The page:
Trusted Military Divorce Attorney in Oklahoma City
Going through the divorce process with somebody you once loved and shared a life with can be an extremely difficult process for many people. Divorce can happen to any couple at any stage of their marriage, however, it can get significantly more difficult when it involves military families. If one or both partners in a marriage are service members, they will have to go through a military divorce, which is a lot more complex than a civilian divorce. Our team can answer your questions.
Facing a military divorce can be made significantly easier when you have the backing of an experienced military divorce attorney. Divorce lawyers can help you understand the complexities of military divorces and guide you through family law issues such as child support, child custody, division of retirement benefits and military pensions, and property division.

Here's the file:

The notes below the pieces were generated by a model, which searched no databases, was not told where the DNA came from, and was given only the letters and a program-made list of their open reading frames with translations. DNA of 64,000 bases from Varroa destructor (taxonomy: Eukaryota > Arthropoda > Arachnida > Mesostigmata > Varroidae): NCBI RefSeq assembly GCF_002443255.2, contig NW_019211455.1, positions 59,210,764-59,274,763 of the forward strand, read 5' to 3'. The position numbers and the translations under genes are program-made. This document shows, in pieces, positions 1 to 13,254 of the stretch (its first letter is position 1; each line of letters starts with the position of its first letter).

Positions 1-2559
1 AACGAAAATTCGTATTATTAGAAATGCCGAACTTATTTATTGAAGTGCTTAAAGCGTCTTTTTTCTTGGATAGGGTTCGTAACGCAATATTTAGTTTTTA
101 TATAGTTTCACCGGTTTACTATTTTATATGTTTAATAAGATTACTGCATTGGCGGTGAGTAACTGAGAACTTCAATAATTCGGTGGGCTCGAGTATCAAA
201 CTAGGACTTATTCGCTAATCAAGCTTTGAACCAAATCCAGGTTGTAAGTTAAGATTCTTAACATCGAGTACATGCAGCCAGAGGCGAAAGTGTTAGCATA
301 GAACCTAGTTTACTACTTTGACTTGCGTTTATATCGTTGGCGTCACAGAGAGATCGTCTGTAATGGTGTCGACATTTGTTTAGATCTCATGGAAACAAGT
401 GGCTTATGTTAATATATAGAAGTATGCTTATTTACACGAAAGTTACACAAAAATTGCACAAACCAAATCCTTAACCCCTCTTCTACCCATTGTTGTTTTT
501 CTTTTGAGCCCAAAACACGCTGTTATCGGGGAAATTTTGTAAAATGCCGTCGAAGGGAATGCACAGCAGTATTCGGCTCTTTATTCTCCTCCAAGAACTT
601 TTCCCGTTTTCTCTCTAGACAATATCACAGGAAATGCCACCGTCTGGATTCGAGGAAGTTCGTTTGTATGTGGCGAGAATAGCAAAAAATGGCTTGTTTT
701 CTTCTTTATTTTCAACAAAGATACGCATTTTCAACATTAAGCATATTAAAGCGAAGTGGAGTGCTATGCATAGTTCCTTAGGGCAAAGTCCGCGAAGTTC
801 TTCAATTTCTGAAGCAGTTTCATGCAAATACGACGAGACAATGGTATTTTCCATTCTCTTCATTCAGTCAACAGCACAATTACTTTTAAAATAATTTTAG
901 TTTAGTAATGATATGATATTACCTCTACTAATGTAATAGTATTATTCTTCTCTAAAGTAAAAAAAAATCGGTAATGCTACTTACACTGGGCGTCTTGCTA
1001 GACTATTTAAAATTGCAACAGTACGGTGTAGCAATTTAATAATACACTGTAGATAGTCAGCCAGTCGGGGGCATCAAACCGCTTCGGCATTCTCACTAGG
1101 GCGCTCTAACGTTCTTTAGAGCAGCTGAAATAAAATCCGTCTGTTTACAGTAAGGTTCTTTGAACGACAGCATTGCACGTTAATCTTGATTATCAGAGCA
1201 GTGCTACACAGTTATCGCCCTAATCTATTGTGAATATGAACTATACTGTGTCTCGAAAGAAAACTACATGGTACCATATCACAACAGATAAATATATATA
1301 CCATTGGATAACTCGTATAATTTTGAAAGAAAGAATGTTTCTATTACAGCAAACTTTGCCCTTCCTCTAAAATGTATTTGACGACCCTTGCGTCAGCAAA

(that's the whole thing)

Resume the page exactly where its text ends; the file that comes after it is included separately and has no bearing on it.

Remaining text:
At Cannon & Associates, we have a team of lawyers that are highly experienced in managing military divorces. Many of our lawyers have previously served in the military and our managing attorney, John Cannon, is a Judge Advocate in the Oklahoma National Guard. Our law firm understands the unique challenges faced by service members going through a military divorce and we want to be the Fierce Advocate that helps guide you through the process and protects your best interests.
Regardless of whether your military divorce is uncontested or contested, it is important to ensure that your rights as a service member are protected at all costs and that you get a fair divorce settlement.